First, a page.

Judge rules Columbus bump stock ban violates Ohio law

The ruling could have implications for a similar law passed by Cincinnati City Council

A Franklin County judge has ruled that a ban on so-called bump stocks violates Ohio's constitution.

That ruling could eventually have implications for Cincinnati, where city officials in June passed their own bump stock ban.

Bump stocks are accessories that allow semi-automatic weapons to fire fully automatically. Gunman Stephen Paddock used an AR-15 rifle modified with a bump stock during last year's mass shooting in Las Vegas, Nevada, which killed 58 people.

"There comes a time when people need to decide if some perverted interpretation of the 2nd Amendment granting anyone the right to own what's basically a machine gun overrides the right of people to stay alive and not be gunned down by a weapon of war," said Councilman P.G. Sittenfeld, who proposed the ordinance. "No city should tacitly condone a device which is specifically intended to maximize carnage. I'm proud that Cincinnati has stepped up to lead the charge on this common sense reform, joining just a few other cities across the country."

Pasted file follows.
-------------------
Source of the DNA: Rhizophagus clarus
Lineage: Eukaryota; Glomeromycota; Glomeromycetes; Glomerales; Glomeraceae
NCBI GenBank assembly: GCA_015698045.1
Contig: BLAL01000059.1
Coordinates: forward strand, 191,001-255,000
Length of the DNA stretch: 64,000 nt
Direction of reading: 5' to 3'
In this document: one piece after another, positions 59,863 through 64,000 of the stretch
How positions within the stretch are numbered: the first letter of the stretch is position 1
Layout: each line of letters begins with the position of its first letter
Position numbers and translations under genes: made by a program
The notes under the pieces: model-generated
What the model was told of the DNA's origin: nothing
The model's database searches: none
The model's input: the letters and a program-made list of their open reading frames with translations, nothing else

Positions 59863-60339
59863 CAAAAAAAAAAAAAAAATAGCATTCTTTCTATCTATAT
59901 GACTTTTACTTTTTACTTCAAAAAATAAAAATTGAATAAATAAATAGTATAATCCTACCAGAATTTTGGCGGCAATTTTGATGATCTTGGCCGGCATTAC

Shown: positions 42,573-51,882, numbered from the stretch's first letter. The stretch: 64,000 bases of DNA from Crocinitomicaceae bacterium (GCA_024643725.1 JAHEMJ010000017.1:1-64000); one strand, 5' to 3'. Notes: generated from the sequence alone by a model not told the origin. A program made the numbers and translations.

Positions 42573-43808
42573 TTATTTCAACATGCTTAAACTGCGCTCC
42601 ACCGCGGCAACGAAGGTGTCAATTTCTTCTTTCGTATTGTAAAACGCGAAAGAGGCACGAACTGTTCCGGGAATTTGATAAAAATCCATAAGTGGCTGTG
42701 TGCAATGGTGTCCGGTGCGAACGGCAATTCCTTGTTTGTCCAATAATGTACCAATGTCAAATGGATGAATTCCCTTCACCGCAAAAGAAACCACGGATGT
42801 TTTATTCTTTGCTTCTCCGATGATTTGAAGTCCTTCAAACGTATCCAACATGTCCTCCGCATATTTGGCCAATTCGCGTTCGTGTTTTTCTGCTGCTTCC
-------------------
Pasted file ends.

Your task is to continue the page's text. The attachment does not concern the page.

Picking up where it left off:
Columbus City Council passed its bump stock ban in May. Gun rights groups Buckeye Firearms Foundation and Ohioans for Concealed Carry filed lawsuits against both cities in June after the bans were passed.

The groups argued that the bans violate a state law prohibiting municipal gun regulations. Officials in Cincinnati argued they weren't regulating firearms, but merely accessories that allow the weapons to fire in the same manner as illegal fully-automatic assault rifles.

Franklin County Court of Common Pleas Judge David E. Cain sided with the gun rights groups, ruling today that Columbus' bump stock ban violates the state preemption law. Cain late last month had ordered the law halted temporarily as he mulled his ruling.

"This is exactly what we expected," Dean Rieck, Executive Director of Buckeye Firearms Association, said in a statement after the ruling. "We told the city that it could not pass any gun laws. But they ignored us and did it anyway. This victory is not a surprise, but it should be a warning to other cities in Ohio. Buckeye Firearms Association will not tolerate infringements against the Second Amendment and will take action against any city that passes unconstitutional laws."

But Columbus officials seem likely to challenge the ruling in a higher court.

"We appreciate the judge’s deliberation and analysis, but remain confident that bump stocks are an accessory that we have the legal authority to regulate in our city,” Columbus City Attorney Zach Klein wrote in a statement.